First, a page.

ALRDC Technical Library

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A Review of D.O.E Testing of VortexFlow Technology for Petroleum and Natural Gas Production and Operations
by: Norman Hein — Added 9/20/2009 12:00:00 AMSWPSC - Critical Velocity


New, patented technology developments on forming spiral flow in surface flowlines and pipelines as well as downhole to extend critical flow have been tested in a variety of programs by the Department of Energy (D.O.E.), with associations with the Stripper Well Consortium, Universities, and the Rocky Mountain Oilfield Testing Center. This presentation will provide a summary of this testing from 2002 through 2006. This will cover artificial lift applications to extend flowing wells, lower critical flow requirements to unload wells and production operations on mitigating paraffin and line freezing, as well as stagnant fluids removal. Finally, future testing of the various devices will be presented.

Critical Velocity Reducing System for Liquid-Loading Gas Wells
by: T. Scott Campbell — Added 9/20/2009 12:00:00 AMSWPSC - Critical Velocity


Liquid loading in an extended perforation interval gas well is not easily fixed. Extreme perforation intervals (500 to 6,000 ft) and the larger internal diameter of the production casing often render the well incapable of producing the gas rates required for effectively lifting produced fluid to surface. Operators continually struggle with deciding where to place the end of the production tubing and choosing the best type of artificial lift system for producing these wells. The most common methods used to combat liquid loading problems in extended perforation interval gas wells are plunger lift, soap injection (either batch or capillary injection), and flow-area reduction (dead strings or velocity strings). Each of these production methods has been proven successful in fighting liquid loading problems independently of the others, but each has limitations that will reduce its effectiveness over time as well conditions change.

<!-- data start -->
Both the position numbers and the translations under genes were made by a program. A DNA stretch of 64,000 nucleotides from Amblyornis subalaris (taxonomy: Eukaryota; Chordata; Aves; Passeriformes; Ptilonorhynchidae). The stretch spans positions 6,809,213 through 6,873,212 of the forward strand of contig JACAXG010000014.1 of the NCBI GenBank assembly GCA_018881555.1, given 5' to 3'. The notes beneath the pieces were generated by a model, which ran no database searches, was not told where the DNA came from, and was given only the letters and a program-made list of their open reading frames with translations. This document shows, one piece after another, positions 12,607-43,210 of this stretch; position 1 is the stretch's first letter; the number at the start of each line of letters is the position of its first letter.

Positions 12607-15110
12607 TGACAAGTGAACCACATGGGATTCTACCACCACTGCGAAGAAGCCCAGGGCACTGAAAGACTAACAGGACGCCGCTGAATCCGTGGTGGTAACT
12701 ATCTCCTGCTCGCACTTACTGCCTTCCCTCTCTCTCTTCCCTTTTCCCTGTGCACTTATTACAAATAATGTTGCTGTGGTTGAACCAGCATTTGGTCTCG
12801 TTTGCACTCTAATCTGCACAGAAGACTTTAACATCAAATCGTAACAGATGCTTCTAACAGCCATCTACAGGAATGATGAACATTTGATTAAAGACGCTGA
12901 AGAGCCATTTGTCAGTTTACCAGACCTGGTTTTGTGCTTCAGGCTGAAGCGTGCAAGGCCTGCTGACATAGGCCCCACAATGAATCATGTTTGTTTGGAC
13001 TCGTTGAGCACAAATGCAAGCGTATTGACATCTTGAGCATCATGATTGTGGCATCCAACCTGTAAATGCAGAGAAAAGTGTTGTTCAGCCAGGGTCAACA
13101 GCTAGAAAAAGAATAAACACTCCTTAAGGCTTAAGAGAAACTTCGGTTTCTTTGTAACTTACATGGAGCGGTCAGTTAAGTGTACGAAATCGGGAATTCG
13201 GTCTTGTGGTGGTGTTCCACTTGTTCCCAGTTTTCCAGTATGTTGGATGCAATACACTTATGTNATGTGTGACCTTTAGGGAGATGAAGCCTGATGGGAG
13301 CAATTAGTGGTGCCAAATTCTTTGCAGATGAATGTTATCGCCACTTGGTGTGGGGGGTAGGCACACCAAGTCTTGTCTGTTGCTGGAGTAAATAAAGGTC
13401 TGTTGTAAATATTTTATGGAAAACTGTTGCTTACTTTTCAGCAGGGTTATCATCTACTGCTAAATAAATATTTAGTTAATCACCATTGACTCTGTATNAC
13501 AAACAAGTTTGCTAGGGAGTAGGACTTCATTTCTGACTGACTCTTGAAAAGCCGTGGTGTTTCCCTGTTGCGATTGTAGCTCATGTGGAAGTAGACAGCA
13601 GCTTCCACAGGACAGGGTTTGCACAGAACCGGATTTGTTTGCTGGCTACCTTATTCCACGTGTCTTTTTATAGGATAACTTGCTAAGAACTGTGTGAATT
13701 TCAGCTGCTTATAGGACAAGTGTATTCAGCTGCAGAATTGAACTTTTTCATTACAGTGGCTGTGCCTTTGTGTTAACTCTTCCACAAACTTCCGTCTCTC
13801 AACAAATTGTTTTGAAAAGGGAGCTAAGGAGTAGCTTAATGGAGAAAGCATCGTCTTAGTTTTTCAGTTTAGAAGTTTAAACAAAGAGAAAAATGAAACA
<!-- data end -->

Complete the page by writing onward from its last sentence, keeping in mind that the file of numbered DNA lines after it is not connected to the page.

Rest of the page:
Weatherford has designed a new bottomhole assembly that su

Uncertainty in Gas Well Critical Velocity Predictions
by: Joe McInerney, James Lea, James C. Cox — Added 6/13/2009 12:00:00 AMSWPSC - Critical Velocity


Critical velocity in a producing gas well has been defined originally by Turner et al. as the gas velocity to carry small droplets of liquid upward. If you try to produce below the predicted value, the droplets are predicted to fall in the well and accumulate in the tubing and create liquid loading problems.

Correlations such as Turner et at., Coleman et al, and results from Shell are compared. It is shown that at low pressures, projections for the required critical velocity differ the most. To provide some additional information on the situation, some low pressure laboratory measurements in 2 3/8’s tubing are made and compared to the existing prediction methods. The reader will have a better idea of what accuracy is expected when trying to predict critical gas well velocity or production rate requirements from available correlations.